Nemo DVD, slightly appealing

Move over Lion King, Disney has a new No. 1 breaking both box office and DVD sales records. This new king is a fish named Nemo.

Finding Nemo, for the few that didn’t catch it in theaters, follows the story of Marlin and the clown fish’s search for his son Nemo, who was captured by scuba divers off the coast of Australia.

Along the way, Nemo gets himself into numerous predicaments.

His father and another fish, Dory, deal with the perils of the sea at every turn.

Not only was Nemo a standout amongst this summer’s bland choice of films, it was probably this year’s best film, animated or live.

A beautifully crafted script and flawless animation made Nemo a must for anyone seeking adventure this summer.

The film surprised industry insiders by outperforming much-hyped summer releases such as The Matrix: Reloaded, Hulk and Terminator 3: Rise Of The Machines.

Nemo has already become the highest grossing animated film of all-time and toppled Spider-Man’s superhuman sales of seven million units on its first day by more than a million more copies.

But is the two-disc set something to talk about?

This DVD is crammed with a few noticeable special features and a large amount of disposable ones.

The collector’s edition includes both the widescreen and full-screen transfers, giving viewers two ways to experience the film.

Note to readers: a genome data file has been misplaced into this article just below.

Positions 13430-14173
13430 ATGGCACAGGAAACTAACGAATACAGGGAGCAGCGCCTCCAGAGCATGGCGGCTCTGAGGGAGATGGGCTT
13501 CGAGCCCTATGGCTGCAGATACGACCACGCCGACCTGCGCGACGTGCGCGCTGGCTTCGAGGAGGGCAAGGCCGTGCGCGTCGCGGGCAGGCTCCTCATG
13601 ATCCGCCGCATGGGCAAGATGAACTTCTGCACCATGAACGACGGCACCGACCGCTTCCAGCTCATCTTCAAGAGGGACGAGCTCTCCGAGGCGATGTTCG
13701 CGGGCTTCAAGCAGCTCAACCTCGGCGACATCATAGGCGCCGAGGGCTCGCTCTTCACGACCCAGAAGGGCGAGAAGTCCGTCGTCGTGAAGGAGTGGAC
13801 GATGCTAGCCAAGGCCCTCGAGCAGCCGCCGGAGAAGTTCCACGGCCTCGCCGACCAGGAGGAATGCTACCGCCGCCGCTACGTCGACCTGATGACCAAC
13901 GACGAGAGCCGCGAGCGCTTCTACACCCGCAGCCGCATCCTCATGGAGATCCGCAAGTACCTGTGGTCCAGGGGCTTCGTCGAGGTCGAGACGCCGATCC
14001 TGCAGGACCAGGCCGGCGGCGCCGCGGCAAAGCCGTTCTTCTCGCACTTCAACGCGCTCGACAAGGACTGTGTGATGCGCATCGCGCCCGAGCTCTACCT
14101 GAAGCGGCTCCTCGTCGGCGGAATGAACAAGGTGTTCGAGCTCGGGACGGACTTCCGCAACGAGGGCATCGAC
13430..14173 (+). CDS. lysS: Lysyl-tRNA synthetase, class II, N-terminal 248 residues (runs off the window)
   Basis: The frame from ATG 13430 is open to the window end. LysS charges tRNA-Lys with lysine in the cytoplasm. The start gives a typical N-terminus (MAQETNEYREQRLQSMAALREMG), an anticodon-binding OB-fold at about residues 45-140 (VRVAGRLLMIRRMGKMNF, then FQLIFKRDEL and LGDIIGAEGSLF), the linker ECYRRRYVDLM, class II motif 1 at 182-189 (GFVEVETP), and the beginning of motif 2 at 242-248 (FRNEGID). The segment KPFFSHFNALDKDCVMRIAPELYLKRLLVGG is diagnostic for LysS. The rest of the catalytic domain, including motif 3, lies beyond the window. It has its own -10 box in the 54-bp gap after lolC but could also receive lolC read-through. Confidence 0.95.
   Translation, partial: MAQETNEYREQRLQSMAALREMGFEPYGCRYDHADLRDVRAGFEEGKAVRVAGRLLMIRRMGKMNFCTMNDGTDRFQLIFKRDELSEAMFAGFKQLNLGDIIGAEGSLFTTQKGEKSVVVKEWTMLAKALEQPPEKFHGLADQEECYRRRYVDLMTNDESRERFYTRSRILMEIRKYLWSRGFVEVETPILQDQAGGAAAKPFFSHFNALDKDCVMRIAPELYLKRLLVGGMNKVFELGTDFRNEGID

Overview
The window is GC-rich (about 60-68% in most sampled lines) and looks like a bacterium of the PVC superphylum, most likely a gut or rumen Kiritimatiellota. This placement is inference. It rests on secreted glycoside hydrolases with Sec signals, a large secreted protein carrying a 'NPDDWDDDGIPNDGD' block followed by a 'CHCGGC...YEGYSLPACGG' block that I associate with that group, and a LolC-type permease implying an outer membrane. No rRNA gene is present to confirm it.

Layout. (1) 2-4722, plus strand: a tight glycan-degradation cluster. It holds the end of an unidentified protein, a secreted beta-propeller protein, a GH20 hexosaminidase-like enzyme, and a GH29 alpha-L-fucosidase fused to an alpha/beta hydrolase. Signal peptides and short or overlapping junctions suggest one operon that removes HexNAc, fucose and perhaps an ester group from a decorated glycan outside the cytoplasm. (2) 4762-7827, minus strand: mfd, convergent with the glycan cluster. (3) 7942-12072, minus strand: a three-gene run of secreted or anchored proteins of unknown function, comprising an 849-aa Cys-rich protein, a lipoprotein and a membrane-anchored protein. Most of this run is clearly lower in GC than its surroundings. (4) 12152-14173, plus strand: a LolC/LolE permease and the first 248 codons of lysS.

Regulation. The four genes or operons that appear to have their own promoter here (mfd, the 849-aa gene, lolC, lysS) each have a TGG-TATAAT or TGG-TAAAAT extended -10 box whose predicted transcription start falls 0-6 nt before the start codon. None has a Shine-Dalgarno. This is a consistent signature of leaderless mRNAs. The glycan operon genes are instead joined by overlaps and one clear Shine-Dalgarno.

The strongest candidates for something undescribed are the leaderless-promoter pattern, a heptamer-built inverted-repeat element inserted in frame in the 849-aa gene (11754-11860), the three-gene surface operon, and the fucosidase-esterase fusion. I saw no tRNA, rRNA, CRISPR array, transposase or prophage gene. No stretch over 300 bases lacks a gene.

On “Disc One: Filmmaker’s World,” the best features are the deleted scenes (few, but enjoyable) and “Making Nemo,” a documentary which gives some decent insights and interviews. At the same time, “The Art of Nemo” plays as a Disney Channel short rather than a featurette worthy of inclusion onto such an anticipated DVD.

Disney may have marketed the movie to adults as well as children but the “Virtual Aquarium” proves this DVD is catered to a slightly younger audience.

“Disc Two: Family Fun” has only one good feature, which is just the trailer for an upcoming Pixar release, The Incredibles.

“Family Fun” includes: “Fisharades,” a game amusing for about 10 seconds, “Behind the Scenes: A Tour of Pixar Studios,” which is boring and pointless, and a “Read-along Storyline,” helpful for the hearing impaired.

More evidence that the Nemo DVD isn’t for everyone is the inclusion of virtual aquariums. Obviously, viewers just can’t get enough of that.

Finding Nemo was one of the year’s biggest highlights and arguably the best animated film since Shrek that appeals to adults.

Unfortunately, the two-disc treatment is less than flattering for anyone over the age of 12.